Is Coffee Bad for You?
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- 2. 'Coffee makes for a happy liver, says board of experts.' Medical News Today, www.medicalnewstoday.com/articles/320089.
- 3. 'NIH study finds that coffee drinkers have lower risk of death.' National Institutes of Health, www.nih.gov/news-events/news-releases/nih-study-finds-coffee-drinkers-have-lower-risk-death.
- 4. 'Does Coffee Prevent Alzheimer's?' Alzheimers.net, www.alzheimers.net/5-4-15-coffee-prevent-alzheimers.
Coffee has been an integral part of most people’s morning routines for several hundred years. Despite its huge popularity, coffee has also been seen by some as a beverage that is unhealthy. Large-scale population studies have changed that perception, and coffee is no longer considered bad for you, with some exceptions.
The case for the healthiness of coffee (in moderation) keeps gaining momentum and numerous studies reveal that there are major health benefits to coffee consumption. However, if you don’t enjoy drinking coffee, do not try to consume it, as genetics and the speed at which your body metabolizes substances may affect coffee’s health benefits.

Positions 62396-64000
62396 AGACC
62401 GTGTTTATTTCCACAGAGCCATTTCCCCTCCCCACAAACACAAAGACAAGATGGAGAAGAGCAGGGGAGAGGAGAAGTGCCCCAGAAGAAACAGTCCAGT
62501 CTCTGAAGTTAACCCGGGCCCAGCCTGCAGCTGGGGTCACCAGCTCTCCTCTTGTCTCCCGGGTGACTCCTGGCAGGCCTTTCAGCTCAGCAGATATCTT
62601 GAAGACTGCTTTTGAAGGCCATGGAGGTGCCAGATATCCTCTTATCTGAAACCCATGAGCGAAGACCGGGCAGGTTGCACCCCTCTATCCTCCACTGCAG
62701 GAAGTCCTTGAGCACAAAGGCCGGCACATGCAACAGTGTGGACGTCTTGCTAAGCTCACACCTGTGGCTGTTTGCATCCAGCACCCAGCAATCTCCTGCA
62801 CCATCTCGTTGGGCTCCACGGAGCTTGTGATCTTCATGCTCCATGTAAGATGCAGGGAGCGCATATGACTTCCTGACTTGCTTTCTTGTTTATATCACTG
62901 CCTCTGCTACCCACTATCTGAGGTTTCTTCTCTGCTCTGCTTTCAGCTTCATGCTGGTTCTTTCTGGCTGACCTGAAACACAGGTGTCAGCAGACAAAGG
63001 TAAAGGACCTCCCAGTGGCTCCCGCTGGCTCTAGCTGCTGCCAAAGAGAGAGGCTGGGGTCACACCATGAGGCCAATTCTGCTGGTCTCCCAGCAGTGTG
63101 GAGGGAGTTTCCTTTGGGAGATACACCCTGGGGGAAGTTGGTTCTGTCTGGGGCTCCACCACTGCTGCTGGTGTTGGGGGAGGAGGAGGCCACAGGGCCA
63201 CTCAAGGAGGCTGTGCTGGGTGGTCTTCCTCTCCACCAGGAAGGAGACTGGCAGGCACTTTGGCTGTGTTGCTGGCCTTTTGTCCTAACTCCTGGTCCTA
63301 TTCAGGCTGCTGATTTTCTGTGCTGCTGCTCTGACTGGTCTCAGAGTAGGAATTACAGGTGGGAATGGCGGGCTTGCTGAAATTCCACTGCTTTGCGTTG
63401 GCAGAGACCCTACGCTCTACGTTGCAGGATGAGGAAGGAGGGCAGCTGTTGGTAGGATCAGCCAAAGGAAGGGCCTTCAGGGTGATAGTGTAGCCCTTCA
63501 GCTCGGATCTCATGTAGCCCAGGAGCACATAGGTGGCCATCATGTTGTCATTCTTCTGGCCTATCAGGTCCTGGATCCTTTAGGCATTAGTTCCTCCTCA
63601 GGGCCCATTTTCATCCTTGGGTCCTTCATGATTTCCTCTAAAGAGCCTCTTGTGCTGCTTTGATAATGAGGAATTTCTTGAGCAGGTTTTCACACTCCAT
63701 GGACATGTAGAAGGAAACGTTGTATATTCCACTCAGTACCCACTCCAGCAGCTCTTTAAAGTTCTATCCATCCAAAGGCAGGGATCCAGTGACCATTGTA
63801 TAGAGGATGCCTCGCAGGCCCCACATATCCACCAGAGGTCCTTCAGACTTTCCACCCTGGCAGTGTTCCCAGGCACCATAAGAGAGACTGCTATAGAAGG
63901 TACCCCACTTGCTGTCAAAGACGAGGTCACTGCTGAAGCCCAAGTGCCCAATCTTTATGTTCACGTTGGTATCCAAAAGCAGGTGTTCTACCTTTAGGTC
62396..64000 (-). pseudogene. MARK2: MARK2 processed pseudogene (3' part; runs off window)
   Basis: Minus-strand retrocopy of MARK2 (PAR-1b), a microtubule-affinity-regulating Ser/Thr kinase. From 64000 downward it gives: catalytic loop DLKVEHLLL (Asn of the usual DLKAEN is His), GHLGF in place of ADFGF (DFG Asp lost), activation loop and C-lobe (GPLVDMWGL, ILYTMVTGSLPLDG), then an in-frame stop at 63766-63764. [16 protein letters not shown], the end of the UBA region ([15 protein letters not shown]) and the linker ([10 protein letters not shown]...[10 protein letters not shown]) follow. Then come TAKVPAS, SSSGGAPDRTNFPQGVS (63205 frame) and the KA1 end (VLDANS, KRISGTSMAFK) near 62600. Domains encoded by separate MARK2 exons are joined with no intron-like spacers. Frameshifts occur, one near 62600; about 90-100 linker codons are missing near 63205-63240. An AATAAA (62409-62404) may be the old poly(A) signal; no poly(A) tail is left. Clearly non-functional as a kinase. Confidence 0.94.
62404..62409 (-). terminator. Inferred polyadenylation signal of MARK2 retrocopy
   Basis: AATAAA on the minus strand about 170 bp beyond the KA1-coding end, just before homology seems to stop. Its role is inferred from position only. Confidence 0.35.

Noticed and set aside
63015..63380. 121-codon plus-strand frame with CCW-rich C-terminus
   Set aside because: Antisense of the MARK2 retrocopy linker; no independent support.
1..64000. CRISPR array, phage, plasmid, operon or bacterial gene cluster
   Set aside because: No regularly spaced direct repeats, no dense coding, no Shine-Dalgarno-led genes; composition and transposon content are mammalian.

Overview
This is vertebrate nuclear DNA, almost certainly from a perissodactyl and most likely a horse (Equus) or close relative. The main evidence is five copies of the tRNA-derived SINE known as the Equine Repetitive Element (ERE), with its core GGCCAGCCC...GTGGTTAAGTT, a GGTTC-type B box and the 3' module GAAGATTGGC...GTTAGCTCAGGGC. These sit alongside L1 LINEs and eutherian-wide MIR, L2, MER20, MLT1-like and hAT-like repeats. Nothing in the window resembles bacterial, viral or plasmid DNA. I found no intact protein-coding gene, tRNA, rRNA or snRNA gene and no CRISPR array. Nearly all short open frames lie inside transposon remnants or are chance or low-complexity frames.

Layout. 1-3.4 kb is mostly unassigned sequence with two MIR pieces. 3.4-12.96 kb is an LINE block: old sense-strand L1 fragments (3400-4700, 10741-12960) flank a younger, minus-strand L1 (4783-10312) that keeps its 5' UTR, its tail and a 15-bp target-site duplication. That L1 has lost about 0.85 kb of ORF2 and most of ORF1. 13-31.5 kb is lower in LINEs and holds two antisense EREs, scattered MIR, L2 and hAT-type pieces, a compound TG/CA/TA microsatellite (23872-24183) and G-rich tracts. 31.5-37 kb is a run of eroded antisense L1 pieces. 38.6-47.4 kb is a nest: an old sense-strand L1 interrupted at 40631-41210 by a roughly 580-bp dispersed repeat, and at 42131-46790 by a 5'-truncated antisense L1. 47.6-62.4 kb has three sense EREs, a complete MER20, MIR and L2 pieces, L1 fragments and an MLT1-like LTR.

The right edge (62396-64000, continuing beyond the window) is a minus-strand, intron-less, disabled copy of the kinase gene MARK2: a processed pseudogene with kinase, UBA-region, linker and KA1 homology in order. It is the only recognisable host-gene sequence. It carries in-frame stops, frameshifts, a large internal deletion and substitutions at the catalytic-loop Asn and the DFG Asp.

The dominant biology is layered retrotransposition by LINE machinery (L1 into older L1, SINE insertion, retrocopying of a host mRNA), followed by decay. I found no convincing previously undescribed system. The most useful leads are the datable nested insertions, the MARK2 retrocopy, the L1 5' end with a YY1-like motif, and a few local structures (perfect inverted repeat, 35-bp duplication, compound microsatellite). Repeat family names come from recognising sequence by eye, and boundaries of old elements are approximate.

1. Increased Energy
Coffee is often the first thing that is consumed in the day because it has such high concentrations of caffeine. The first cup of coffee of the morning is absorbed into the bloodstream and is carried to the brain where it assists the neurons that are responsible for energy, mood and cognitive function.
Caffeine is a psychoactive substance that is able to break through the morning’s brain fog and stimulate the nervous system into being able to concentrate and be attentive. This effect can last up to four hours but can only occur if coffee is consumed in moderation.